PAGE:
Play it fair

The Nepal Rastra Bank has come into controversy again even as the row over the choice of governor has not settled — this time over the post of deputy governor left vacant after one of its deputy governors, Bijaya Nath Bhattarai, was appointed to lead the central bank. Bhattarai has recommended two candidates, Lekhnath Bhusal and Krishna Kumar Pradhan, who do not figure at the top of the list of the possible candidates on the scale of ‘performance and capability.’ According to the Nepal Rastra Bank Act 2002, the candidates for deputy governor should be recommended from among the officers of special class on this very basis and the cabinet appoints deputy governors on the recommendation of the governor, who has to forward the names of the candidates twice the number of the vacancies.

However, governor Bhattarai has been quoted as saying that he recommended the two on the basis of seniority. But critics counter that Bhattarai has not even respected this criterion, because Bhusal and Pradhan come first and fourth in seniority respectively, those coming second and third having been sidelined. Allegations have surfaced also against the recommendations for promotion to the three vacant posts of special class made on the grounds of seniority while reportedly ignoring the major criterion of ‘performance and capability’. Towards the end of the outgoing governor Tilak Rawal’s term, efforts were made to clinch the promotions, but the finance ministry is reported to have stalled the decision, as the grounds for the recommendations were found ‘unclear’.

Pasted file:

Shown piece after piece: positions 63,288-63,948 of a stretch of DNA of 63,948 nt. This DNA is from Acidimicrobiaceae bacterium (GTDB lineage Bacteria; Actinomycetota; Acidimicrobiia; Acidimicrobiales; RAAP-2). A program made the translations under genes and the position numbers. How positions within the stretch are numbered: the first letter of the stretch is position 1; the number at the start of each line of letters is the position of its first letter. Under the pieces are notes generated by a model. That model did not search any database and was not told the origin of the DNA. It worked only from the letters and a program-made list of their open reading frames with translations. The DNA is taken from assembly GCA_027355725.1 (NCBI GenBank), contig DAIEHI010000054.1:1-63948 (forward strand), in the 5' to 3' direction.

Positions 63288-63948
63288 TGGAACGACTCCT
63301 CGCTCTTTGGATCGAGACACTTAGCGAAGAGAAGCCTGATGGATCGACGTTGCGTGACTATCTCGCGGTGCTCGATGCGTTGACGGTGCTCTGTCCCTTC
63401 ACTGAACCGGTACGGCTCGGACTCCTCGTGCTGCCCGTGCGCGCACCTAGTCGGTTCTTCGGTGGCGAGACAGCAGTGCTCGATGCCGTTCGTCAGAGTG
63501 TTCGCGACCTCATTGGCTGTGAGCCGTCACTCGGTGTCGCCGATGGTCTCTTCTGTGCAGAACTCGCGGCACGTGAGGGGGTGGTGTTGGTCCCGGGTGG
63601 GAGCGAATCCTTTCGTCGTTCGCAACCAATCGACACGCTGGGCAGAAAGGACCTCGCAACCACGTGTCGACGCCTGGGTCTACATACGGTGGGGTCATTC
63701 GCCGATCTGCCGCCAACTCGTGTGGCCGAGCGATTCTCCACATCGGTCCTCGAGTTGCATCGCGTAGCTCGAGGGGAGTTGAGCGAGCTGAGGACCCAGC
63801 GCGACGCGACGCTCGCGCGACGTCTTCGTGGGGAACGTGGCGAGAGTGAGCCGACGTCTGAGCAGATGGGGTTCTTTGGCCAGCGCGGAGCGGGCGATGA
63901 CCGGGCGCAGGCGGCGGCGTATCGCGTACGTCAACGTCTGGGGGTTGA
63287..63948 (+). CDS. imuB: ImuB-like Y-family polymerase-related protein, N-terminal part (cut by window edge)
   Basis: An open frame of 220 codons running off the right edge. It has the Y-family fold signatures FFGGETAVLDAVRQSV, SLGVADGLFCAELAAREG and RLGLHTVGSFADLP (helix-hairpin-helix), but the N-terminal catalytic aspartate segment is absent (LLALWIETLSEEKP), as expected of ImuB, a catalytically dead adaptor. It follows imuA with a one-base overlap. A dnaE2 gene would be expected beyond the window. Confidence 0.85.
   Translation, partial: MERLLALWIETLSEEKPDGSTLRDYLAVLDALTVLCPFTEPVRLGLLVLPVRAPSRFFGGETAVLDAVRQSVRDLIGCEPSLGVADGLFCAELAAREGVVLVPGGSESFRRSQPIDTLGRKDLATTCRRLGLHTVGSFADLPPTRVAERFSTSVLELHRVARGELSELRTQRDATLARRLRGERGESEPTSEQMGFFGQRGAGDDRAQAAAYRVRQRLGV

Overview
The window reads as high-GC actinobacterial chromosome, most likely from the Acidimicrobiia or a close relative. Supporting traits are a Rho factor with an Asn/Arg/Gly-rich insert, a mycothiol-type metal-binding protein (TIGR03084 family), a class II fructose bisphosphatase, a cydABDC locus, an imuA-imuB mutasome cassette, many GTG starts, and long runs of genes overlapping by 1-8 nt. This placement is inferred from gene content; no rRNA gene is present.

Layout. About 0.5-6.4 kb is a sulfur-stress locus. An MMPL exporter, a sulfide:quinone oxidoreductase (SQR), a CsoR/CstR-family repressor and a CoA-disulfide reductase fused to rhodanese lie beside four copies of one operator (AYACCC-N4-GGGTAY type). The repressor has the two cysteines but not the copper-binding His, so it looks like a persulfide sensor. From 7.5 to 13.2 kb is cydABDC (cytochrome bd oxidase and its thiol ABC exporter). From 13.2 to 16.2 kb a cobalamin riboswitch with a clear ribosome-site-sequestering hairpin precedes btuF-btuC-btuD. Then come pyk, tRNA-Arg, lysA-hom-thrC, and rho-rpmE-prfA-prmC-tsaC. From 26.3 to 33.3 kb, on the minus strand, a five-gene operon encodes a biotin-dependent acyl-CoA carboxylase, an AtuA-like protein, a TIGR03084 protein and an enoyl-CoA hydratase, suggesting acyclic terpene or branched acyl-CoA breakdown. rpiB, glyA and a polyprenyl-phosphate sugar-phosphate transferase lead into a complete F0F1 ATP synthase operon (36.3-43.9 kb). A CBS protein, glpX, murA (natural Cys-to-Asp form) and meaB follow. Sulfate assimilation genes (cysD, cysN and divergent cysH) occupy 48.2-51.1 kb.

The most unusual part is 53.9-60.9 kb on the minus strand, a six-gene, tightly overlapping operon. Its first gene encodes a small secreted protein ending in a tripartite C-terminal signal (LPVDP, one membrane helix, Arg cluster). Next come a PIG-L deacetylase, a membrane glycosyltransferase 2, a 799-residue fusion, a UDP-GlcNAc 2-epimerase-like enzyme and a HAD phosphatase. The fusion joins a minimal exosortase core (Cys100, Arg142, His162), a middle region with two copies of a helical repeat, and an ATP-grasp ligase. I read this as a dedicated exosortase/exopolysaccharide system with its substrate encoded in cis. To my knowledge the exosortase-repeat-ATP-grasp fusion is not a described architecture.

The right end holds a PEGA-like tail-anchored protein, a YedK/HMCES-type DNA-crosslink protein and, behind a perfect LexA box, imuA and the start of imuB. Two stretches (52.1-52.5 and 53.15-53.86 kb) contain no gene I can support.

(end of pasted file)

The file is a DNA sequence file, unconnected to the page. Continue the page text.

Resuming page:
These allegations are likely to cast a shadow over the five-year term of Bhattarai, who became governor after the priority candidate was disqualified. Bhattarai himself was not the seniormost candidate among the deputy governors, either. As press reports had it, he was not favoured by the then prime minister or the finance minister or certain donor agencies, who lobbied for their own candidates. But in deference to the law, he was made governor. So if Bhattarai wants to make his tenure notable for good performance, he should first abide by the NRB act and the rules and regulations. The central bank has been unable to show that things have been done in the proper way. Therefore, the present controversy would reflect poorly on the NRB and exert adverse impact on its restructuring as well as on the financial sector reforms. The issue may even prove to be a small test for the government, which has pledged to provide ‘good governance’. The donors like the World Bank and the IMF could, while staying away from lobbying for certain individuals, take exception to any violations of the important criteria, which form the basis for the continuance of their assistance.